A number of years ago, a Japanese girl named Yurika Kino (currently a 19-year-old student living and working in Tokyo) spent part of the summer with our family as part of an international exchange program. She visited our family again recently, and when we got the chance to reconnect, I found out she’s a fan of anime. I decided this would be a good opportunity to interview an actual Japanese anime fan, since there isn’t much opportunity for the English speaking fandom to directly interact with Japanese fandom. I figured my listeners might have some questions they’d be interested in hearing the answers to, so I’m putting up a post for you to submit questions to be asked in an upcoming episode of Third Seat by the Window. Just leave a comment if you have a question you’d like asked, or if you’d prefer to ask more privately, shoot a message to my gmail at daladybugman.
Update: The recording date has been set for June 27th, so get any questions in before then!
Buggy, Tom, Chris, and Maddy finish up Tamers by asking the hard-hitting questions, like “how does one get drunk on milkshakes?” and “why does Ryo even exist?” Tom finally reveals the theory he’s been teasing since episode 1, and Chris reads a very NSFW creepypasta. Read More
Buggy and Chris reflect on what they both consider to be a fantastic year in anime, talking through all the big anime (as well as others they enjoyed) and various events that happened throughout the year.Read More
When rereading Ursula K. Le Guin’s “The Ones Who Walk Away From Omelas” for my first Philosophy and Psycho-Pass post, I rediscovered a quote from it that stuck with me the first time I read it and that stuck with me again: “The trouble is that we have a bad habit, encouraged by pedants and sophisticates, of considering happiness as something rather stupid. Only pain is intellectual, only evil interesting. This is the treason of the artist: a refusal to admit the banality of evil and the terrible boredom of pain.”
Why do I bring this up? Well, because it’s basically impacted the way I’ve viewed Kuzu no Honkai, AKA Scum’s Wish, which as of this writing, is five episodes into its anime run. This Le Guin quote is basically the antithesis of Scum’s Wish, a show whose thesis is basically “Pain and suffering are tragically beautiful.” While most people have been praising Scum’s Wish (and rightfully so, as it’s a very well-produced show), I’ve been hesitant to do so. Read More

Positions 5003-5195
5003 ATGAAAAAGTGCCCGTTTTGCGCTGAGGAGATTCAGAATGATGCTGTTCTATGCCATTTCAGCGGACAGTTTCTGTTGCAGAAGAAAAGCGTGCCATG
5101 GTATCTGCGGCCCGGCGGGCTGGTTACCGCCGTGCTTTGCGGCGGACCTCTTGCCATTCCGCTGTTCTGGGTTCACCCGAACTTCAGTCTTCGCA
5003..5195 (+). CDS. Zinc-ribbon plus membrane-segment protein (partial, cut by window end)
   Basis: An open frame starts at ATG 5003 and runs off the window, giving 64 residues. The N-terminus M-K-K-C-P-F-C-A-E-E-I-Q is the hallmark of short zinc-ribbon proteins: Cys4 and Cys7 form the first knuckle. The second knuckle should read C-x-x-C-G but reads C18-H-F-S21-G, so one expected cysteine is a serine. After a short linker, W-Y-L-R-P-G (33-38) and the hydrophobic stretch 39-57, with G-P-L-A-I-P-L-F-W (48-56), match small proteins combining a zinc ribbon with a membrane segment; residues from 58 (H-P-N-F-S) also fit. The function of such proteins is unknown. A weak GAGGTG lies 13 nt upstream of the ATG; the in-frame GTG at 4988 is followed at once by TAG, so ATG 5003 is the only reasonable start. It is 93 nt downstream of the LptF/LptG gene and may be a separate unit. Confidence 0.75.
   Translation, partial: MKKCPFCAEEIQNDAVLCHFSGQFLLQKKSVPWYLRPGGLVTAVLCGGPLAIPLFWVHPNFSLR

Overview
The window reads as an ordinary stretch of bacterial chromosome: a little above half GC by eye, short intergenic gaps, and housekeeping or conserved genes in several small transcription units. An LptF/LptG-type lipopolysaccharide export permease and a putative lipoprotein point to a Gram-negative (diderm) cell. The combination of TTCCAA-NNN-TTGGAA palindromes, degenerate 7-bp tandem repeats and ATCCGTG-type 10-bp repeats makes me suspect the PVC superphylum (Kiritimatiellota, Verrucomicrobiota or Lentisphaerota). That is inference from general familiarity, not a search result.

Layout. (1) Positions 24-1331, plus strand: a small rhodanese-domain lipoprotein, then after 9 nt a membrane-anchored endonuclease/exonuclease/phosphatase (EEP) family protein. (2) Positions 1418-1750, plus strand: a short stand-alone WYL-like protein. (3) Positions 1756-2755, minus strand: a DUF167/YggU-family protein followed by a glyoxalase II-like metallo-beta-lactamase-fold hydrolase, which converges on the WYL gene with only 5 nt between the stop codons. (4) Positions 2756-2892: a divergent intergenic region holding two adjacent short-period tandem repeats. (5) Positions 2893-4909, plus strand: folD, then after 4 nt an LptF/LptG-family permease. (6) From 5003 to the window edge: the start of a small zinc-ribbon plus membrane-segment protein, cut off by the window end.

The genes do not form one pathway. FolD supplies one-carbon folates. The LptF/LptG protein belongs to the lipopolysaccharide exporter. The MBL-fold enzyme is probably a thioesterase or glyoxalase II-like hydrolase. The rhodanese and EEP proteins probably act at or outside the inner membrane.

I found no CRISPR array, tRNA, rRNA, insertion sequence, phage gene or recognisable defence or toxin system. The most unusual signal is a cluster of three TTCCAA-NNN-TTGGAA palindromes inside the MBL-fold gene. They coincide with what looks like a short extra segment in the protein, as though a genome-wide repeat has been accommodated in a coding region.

Sometimes you write things because you have something insightful or meaningful to say. But sometimes you write something that you know everyone else always writes and that you know people are still going to click on for the sole purpose of hoping you reinforce their own opinions. And you feel a little shame at selling out so. But you write it anyway because it’s fun to write and sometimes you just have to write something for you, goddammit.
This one’s a post about my favorite (and least favorite) anime of 2016 and you can bet your ass I’m writing it to satisfy me and me alone. Read More
Perhaps the most common misconception about Psycho-Pass is that it depicts a dystopia. A dystopia, by definition, is an unpleasant or undesirable society. Perhaps a select few lead good lives, but in a dystopia, the majority of society is in ruin. It is easy to mistake Psycho-Pass as depicting a dystopia, as it focuses on the negative aspects of the world and the series explicitly references a large number of dystopian works, such as George Orwell’s 1984 and Phillip K. Dick’s “Do Androids Dream of Electric Sheep.” What it portrays is actually a utopia, just one that unfortunately comes at the expense of a few. However, viewed from a purely utilitarian standpoint, the Sibyl System has provided the ideal society. In fact, the chief of the bureau herself quotes Jeremy Bentham almost directly when she says in episode 13 that the Sibyl System has “achieved the greatest happiness for the greatest number of people.” Read More
Fairly recently, a debate broke out in the anime community after moderators on Reddit’s r/anime board banned discussion of the music video for Porter Robinson’s “Shelter” on the grounds that, despite being animated by a Japanese studio (A-1 Pictures), it’s “not anime” because of an American creator’s involvement. This upset many people who saw no reason not to define it as anime, and the whole “what exactly is anime” argument broke out again.
I think I’ve come to a pretty clear stance on where I draw the line that everyone’s trying to discuss (anime is an animated product in which culturally Japanese creators have the biggest influence), but I’m actually going to take another stance in addition to this: anime is not just anime. Read More